This spring, NYC Audubon iniatiated a new wing-tagging project, with the aim of better understanding the foraging behavior and seasonal movements of nesting great egrets in the NY harbor. Fledgling birds were tagged this June at two sites--Jamaica Bay's Elders Marsh East and Hoffman Island (off Staten Island)--with light plastic tags that will be more visible to observers than traditional leg bands. Data gathered on tagged birds will help us determine what wetland areas birds are using, in order to to understand the interdependence of different habitats in the harbor and their importance for our birds. We're happy to report that two birds have already been found some distance from their nesting islands: In the past two weeks a tagged bird was spotted at the Clay Avenue wetlands in the NJ Meadowlands, while another was seen in Hanover Township, NJ.  If you see any of our wing-tagged birds, please note the tag code, take a photo if possible, and contact Susan Elbin at 212-691-7483 or selbin@nycaudubon.org

 

Volunteers clean up Plumb beach in 2011, © NYC Audubon
Volunteers gathered several tons of trash at Plumb Beach in 2011. Photo © NYC Audubon

Volunteer With NYC Audubon This Autumn

It's not too early to start thinking about ways to help our NYC birds this fall!  See below for details. To read more about our conservation programs, click here. If interested in attending any of the orientations below, please contact John Rowden at volunteer@nycaudubon.org or 212-691-7483. 

General Orientation Session: An orientation session for new volunteers will be held on Monday, September 24, from 6:30-7:30pm, at 71 West 23rd Street. Please contact us to register.

Project Safe Flight: Thousands of songbirds migrate through the City each fall. Volunteers are needed to monitor designated buildings for bird collisions. Learn how to collect data and handle injured birds.  Orientation sessions will be held Wednesday, August 22 and Tuesday, August 28, from 6:30-7:30pm. Please contact us to register.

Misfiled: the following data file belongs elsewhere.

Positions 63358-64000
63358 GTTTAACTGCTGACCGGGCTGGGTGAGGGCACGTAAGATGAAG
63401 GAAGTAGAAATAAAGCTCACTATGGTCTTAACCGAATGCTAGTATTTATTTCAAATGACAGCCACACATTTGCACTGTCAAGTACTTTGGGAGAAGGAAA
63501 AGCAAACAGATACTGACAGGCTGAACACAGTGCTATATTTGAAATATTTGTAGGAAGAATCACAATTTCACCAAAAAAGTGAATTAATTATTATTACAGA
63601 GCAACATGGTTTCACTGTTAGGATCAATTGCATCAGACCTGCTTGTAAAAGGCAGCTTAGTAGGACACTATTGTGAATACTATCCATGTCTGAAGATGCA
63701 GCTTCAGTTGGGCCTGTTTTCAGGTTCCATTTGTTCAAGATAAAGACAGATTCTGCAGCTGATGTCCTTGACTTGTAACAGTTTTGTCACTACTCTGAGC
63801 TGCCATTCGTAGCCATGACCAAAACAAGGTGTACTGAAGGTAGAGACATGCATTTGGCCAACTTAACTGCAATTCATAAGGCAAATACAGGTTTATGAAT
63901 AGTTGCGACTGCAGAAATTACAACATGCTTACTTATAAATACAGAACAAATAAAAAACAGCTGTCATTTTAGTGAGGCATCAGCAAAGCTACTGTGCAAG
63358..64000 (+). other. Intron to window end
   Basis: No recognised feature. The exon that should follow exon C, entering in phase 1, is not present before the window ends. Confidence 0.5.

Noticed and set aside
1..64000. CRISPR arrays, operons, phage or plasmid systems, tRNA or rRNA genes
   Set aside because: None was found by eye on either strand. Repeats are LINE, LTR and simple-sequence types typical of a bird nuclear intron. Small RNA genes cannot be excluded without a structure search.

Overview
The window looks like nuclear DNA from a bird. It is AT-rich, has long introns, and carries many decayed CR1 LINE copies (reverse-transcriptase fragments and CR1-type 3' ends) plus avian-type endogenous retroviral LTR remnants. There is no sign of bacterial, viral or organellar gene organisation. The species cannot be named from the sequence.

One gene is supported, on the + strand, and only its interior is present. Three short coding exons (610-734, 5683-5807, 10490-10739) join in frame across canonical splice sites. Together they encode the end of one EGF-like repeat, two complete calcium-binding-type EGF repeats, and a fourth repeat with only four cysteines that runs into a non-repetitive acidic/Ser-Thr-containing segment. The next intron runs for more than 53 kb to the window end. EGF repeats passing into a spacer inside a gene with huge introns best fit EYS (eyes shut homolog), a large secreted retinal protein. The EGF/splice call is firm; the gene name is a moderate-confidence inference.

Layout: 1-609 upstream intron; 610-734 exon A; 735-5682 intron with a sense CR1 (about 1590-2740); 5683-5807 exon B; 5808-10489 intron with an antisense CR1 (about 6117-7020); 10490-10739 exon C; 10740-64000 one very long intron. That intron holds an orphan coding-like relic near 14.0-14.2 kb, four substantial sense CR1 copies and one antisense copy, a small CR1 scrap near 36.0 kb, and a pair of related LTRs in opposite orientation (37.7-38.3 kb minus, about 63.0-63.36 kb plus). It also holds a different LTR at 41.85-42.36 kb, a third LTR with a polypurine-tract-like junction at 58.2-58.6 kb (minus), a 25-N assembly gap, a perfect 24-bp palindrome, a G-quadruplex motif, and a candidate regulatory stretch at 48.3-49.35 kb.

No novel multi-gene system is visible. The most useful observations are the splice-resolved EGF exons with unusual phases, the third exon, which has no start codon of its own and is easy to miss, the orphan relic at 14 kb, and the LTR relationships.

Tribute in Light Monitoring: Each year a tireless group of volunteers monitors September 11’s Tribute in Light, to ensure that migrating birds do not become entrapped and disoriented by the light beams. A training will be held Thursday, September 6 from 6:30-7:30pm. Please contact us to register.

International Coastal Clean-Up
Saturday, September 15, 10am-2pm
With American Littoral Society and National Park Service
Join us at Brooklyn’s Plumb Beach as the summer winds down, and give back to the beaches and coastlines that give you so much enjoyment. As part of this multi-state effort to improve coastline habitat, we will be picking up debris at Plumb Beach, an important site for shorebirds. Help us make a big impact on the beach and raise awareness of the importance of coastal areas to birdlife. Equipment, refreshments, and transportation from Manhattan provided. Please contact us to register.
 
Bird Transporters: We often receive calls from concerned individuals who have found injured birds but are unable to transport them to a rehabilitator. We need caring volunteers to transport these birds to licensed wildlife rehabilitators in the area.
 

Brown thrasher at Jamaica Bay, © Laura Meyers
Brown thrasher at Jamaica Bay, © Laura Meyers

Top Photos:
 Great egret © Steve Nanz; Laughing gull © Steve Nanz

New York City Audubon     71 W. 23rd St. New York. NY, 10010     212-691-7483

 follow on Twitter | friend on Facebook | forward to a friend

Copyright © 2012 New York City Audubon Society, All rights reserved.